The low viscosity cosolvents which can be used along with 3Me2Ox include tetrahydrofuran (THF), methyl-substituted tetrahydrofuran (Met-THF) dioxolane (DIOX), dimethoxyethane (DME), propylene carbonate (PC), dimethyl isoxazole (DMI), diethyl carbonate (DEC), ethylene glycol sulfite (EGS), dioxane, dimethyl sulfite (DMS) or the like. Dimethoxyethane (DME), dioxolane (DIOX) and propylene carbonate (PC) are preferred cosolvents because of their compatibility with metal salts dissolved in liquid 3Me2Ox and their chemical inertness to cell components. Specifically, the total amount of the low viscosity cosolvent added could be between about 20% and about 80% based on total solvent volume, i.e., exclusive of solute, so as to lower the viscosity to a level suitable for use in a high drain cell.
The ionizing solute for use in the invention may be a simple or double salt or mixtures thereof, which will produce an ionically-conductive solution when dissolved in one or more solvents. Preferred solutes are complexes of inorganic or organic Lewis acids and inorganic ionizable salts. The only requirements for utility are that the salts, whether simple or complex, be compatible with the solvent or solvents being employed and that they yield a solution which is sufficiently ionically conductive. According to the Lewis or electronic concept of acids and bases, many substances which contain no active hydrogen can act as acids or acceptors of electron doublets. The basic concept is set forth in the chemical literature (Journal of the Franklin Institute, Vol. 226 - July/December 1938, pages 293-313 G. N. Lewis).
A suggested reaction mechanism for the manner in which these complexes function in a solvent is described in detail in U.S. Pat. No. 3,542,602 wherein it is suggested that the complex or double salt formed between the Lewis acid and the ionizable salt yields an entity which is more stable than either of the components alone.
Typical Lewis acids suitable for use in the present invention include aluminum fluoride, aluminum bromide, aluminum chloride, antimony pentachloride, zirconium tetrachloride, phosphorus pentachloride, boron fluoride, boron chloride and boron bromide.
Ionizable salts useful in combination with the Lewis acids include lithium fluoride, lithium chloride, lithium bromide, lithium sulfide, sodium fluoride, sodium chloride, sodium bromide, potassium fluoride, potassium chloride and potassium bromide.
It will be obvious to those skilled in the art that the double salts formed by a Lewis acid and an inorganic ionizable salt may be used as such or the individual components may be added to the solvent separately to form the double salt or the resulting ions in situ. One such double salt, for example, is that formed by the combination of aluminum chloride and lithium chloride to yield lithium aluminum tetrachloride.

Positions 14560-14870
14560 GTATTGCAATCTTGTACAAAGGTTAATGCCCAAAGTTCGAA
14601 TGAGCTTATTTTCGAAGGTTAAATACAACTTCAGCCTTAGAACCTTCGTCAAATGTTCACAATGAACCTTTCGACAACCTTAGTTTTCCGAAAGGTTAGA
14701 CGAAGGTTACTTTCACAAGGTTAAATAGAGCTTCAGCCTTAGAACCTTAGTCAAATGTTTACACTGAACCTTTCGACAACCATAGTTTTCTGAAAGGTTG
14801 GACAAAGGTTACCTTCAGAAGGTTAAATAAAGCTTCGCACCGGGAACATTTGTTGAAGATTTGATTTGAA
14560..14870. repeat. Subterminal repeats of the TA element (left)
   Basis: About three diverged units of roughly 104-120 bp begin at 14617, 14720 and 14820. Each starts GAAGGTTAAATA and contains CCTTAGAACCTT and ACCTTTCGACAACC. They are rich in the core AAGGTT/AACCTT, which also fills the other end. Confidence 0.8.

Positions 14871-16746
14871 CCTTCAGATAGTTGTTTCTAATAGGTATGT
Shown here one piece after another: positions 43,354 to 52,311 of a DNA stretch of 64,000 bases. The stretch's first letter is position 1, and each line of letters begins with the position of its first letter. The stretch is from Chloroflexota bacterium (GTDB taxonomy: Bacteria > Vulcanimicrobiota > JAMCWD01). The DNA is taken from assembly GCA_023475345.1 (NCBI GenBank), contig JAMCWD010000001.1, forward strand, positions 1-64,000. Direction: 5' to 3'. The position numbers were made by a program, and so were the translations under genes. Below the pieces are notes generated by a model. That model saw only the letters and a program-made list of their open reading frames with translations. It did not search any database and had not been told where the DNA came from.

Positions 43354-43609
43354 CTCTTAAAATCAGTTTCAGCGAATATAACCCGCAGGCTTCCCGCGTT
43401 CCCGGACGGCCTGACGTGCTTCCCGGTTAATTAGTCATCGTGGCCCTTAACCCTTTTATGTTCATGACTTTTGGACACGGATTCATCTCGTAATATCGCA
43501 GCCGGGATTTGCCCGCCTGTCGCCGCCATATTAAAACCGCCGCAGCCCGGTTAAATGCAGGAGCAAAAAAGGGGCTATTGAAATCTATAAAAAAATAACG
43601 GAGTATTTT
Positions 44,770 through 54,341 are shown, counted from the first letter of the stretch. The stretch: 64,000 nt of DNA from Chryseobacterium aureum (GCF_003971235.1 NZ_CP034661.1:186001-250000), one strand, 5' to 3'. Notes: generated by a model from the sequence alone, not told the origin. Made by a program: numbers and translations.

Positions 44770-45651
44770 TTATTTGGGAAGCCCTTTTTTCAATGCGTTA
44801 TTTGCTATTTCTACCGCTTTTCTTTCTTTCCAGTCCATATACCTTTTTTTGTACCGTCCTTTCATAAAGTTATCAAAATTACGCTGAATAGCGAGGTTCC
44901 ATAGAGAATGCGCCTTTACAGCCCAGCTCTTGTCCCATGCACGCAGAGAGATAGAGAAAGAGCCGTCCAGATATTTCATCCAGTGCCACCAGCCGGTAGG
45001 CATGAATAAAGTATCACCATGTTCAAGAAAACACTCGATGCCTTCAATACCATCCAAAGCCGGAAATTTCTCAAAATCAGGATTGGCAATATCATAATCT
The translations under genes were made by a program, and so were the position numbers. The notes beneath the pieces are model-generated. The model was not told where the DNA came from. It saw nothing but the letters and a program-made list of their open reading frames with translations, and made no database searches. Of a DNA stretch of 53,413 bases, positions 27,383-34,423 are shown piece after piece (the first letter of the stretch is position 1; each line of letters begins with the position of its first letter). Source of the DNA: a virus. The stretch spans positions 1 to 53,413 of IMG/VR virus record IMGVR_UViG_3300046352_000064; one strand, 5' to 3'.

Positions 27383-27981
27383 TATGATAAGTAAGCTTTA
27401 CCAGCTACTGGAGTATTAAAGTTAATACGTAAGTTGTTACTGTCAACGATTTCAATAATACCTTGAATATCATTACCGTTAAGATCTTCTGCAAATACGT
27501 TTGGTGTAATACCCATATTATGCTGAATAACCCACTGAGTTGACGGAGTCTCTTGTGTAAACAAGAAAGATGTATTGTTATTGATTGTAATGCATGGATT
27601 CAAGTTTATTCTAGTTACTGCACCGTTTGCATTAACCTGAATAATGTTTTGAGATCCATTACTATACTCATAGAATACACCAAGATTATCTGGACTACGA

FIG. 1 contains data showing the discharge characteristics of the cell disclosed and described in Example 1.
FIG. 2 contains data showing the discharge characteristics of the cell disclosed and described in Example 2.
FIG. 3 contains data showing the discharge characteristics of two cells disclosed and described in Example 3.
FIG. 4 contains data showing the discharge characteristics of the cell disclosed and described in Example 4.
A flat-type cell was constructed utilizing a stainless steel base having therein a shallow depression into which the cell contents were placed and over which a stainless steel cap was placed to close the cell. The contents of each sample cell consisted of a 0.591 inch diameter lithium disc (0.114 g) having a total thickness of 0.050 inch, about 1.5 ml of an electrolyte consisting of about 40 vol. % dioxolane, about 30 vol. % dimethoxyethane (DME), about 30 vol. % 3Me2Ox plus about 0.1% dimethylisoxazole (DMI) nd containing 1 M LiCF.sub.3 SO.sub.3, a 0.875 inch diameter porous nonwoven polypropylene separator (0.01 inch thick) which absorbed some of the electrolyte and 0.438 gram of a cathode mix compressed to form a cathode. The cathode mix consisted of 90% by weight of the thermal reaction product of 1 mole of bismuth trioxide and 2 moles of molybdenum trioxide and 10% by weight graphite. The cell was discharged across a 15 K-ohm load and the voltage observed with time is shown as the curve in FIG. 1. In addition, at various time periods, the cell was discharged across at 1 K-ohm load (pulse discharge) for about 2 seconds, and the voltages observed are shown as the points identified as "+" in FIG. 1.
A flat-type cell was constructed as in Example I except that in the cathode mix which weighed 0.377 grams, the 10% by weight graphite was replaced with 10% by weight lead powder. The cell was tested as described in Example I and the data obtained are shown in FIG. 2.
The discharge data for the flat-type cell of Example I is again shown in FIG. 3 as Curve A. A similar second flat-type cell was constructed except that the same proportions of bismuth trioxide and molybdenum trioxide were only physically mixed and not thermally reacted. This cell was also discharged across a 15 K-ohm load. The voltage observed with time is shown plotted in FIG. 3 as curve B. As evident from data shown in FIG. 3, the thermally reacted cathode exhibited a relatively flat discharge profile as compared to the performance of the physical mixture cathode.
A flat-type cell was constructed as in Example I except that the thermal reaction product employed as the cathode material was three moles of bismuth trioxide and one mole of molybdenum trioxide. In addition the cathode mix contained 10% by weight carbon and 5% by weight polytetrafluoroethylene. The cell was tested as described in Example I and the data obtained are shown in FIG. 4.
While the present invention has been described with reference to many particular details thereof, it is not intended that these details shall be construed as limiting the scope of this invention.